Volatility isn’t always a bad thing for investors. Its spike toward the end of 2011 actually coincided with the beginning of a stock market rally of about 30% that culminated in September 2012.
Investors are now seeing another slight uptick in equity volatility (as measured by the VIX volatility index), but given that the market is down 3.5% in the past 10 weeks, and is essentially flat since mid-March, the appetite for more swings isn’t necessarily what it used to be.
For some investors, this has resulted in moving part of their portfolios out of equities altogether and into fixed-income, which has become a relatively popular move this year, according to fund flow data.
But many investors still want the equity exposure without the wild swings that may be coming in the short term. For them, a look into low-beta stocks may be an attractive option.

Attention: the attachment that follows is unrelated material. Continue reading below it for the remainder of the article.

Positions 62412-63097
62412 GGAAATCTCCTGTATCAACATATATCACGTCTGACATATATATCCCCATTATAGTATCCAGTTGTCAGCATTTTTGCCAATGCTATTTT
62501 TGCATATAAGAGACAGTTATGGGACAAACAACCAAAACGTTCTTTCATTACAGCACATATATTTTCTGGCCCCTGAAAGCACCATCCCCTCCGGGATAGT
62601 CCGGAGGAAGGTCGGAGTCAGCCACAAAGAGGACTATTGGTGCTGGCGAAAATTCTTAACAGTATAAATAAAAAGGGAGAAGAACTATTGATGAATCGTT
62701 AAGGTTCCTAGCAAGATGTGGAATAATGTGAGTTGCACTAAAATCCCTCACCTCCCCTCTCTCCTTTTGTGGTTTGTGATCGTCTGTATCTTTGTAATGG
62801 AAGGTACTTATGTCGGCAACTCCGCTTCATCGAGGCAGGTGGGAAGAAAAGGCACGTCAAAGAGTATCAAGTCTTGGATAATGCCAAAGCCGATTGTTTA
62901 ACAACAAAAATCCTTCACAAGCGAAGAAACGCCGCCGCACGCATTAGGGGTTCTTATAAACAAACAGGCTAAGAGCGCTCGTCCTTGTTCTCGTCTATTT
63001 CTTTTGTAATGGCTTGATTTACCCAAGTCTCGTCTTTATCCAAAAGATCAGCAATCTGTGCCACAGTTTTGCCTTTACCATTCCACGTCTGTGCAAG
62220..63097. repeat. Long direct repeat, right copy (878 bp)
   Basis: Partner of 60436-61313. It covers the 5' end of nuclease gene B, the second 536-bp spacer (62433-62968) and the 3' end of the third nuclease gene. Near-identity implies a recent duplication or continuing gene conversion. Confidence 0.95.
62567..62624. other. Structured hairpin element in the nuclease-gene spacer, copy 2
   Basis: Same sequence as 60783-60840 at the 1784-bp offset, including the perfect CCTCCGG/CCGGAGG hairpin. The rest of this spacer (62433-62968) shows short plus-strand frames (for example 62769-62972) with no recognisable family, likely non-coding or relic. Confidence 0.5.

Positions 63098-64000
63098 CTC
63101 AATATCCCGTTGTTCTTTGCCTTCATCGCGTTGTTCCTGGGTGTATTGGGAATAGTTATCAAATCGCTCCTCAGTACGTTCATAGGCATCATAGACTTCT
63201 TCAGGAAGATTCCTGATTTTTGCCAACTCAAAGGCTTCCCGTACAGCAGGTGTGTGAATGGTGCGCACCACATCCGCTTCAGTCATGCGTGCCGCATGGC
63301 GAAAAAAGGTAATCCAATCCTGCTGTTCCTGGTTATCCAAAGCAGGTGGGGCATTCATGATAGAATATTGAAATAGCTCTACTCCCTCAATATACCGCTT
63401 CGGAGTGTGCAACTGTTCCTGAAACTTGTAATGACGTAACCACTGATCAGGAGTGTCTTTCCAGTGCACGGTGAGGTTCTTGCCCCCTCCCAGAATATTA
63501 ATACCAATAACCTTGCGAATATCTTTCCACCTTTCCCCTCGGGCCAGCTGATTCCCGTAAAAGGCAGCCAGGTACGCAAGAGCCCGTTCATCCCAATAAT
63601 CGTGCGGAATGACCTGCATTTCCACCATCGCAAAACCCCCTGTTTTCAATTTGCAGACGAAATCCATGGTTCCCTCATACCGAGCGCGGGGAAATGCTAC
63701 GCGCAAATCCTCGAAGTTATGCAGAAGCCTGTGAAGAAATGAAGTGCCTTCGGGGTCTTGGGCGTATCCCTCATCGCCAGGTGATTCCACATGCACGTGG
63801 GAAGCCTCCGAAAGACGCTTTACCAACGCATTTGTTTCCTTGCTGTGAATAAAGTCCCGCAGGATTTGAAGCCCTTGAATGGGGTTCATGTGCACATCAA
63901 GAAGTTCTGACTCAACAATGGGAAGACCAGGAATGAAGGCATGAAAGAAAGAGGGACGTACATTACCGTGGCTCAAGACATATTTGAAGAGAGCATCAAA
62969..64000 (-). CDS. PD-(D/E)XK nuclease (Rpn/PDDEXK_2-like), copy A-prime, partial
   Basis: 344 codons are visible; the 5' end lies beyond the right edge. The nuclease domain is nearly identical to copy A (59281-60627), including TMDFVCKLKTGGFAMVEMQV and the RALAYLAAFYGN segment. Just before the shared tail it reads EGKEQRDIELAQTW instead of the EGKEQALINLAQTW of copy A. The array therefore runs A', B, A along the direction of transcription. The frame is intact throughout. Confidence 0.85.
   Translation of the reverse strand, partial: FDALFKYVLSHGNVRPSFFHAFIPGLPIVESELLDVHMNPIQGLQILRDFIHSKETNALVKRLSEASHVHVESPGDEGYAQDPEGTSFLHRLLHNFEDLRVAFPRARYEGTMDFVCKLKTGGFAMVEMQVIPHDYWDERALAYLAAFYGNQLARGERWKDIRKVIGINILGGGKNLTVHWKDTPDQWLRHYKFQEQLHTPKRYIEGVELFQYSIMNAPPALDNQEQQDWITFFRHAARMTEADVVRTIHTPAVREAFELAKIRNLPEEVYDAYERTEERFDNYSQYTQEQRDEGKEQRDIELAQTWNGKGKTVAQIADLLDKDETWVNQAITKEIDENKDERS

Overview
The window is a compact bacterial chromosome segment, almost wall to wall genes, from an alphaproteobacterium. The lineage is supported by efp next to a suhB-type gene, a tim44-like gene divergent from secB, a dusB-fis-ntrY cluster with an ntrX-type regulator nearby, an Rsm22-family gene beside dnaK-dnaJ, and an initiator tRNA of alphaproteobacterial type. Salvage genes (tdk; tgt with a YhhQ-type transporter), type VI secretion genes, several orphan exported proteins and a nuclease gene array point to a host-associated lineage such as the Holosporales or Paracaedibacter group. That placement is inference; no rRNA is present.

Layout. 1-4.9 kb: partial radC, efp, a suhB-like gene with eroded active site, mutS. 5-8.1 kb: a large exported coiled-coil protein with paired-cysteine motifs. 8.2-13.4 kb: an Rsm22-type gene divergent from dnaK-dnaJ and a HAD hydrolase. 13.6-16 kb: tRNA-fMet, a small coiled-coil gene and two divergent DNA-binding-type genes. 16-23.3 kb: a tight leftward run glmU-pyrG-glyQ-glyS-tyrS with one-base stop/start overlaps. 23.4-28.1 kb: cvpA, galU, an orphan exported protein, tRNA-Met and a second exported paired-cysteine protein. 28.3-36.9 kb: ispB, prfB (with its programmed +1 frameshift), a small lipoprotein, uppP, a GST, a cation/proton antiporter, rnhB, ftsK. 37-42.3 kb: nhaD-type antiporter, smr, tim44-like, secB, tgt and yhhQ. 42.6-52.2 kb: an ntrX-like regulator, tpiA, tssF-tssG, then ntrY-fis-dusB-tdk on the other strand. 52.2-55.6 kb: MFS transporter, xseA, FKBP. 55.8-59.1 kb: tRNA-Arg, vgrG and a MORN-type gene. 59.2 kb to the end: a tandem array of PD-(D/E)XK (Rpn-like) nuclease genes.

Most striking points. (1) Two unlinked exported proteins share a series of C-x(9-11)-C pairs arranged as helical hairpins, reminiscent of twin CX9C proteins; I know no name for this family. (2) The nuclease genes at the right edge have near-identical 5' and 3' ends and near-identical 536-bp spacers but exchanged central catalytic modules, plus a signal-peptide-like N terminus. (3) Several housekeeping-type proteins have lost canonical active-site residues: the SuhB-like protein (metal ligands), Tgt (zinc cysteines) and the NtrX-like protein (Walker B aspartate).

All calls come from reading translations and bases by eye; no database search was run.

“Beta” is a measure of a stock’s movement relative to the rise or fall of the broader market. A measure of 1 means a security moves with the market, while a beta of 1.2 means a stock is 20% more volatile than the market.
The newest motif, Low Beta, is a collection of stocks constructed for their measures of both low beta and low volatility, compared with the broader market. Since utilities stocks are frequently among the lowest-beta options, a little more than half of the motif is weighted with stocks from that segment, including Duke Energy (DUK), Southern Co. (SO) and PG&E (PCG).
Another one-fourth of the motif’s weighting comes from the consumer segment, including Wal-Mart (WMT), Kimberly-Clark (KMB) and General Mills (GIS).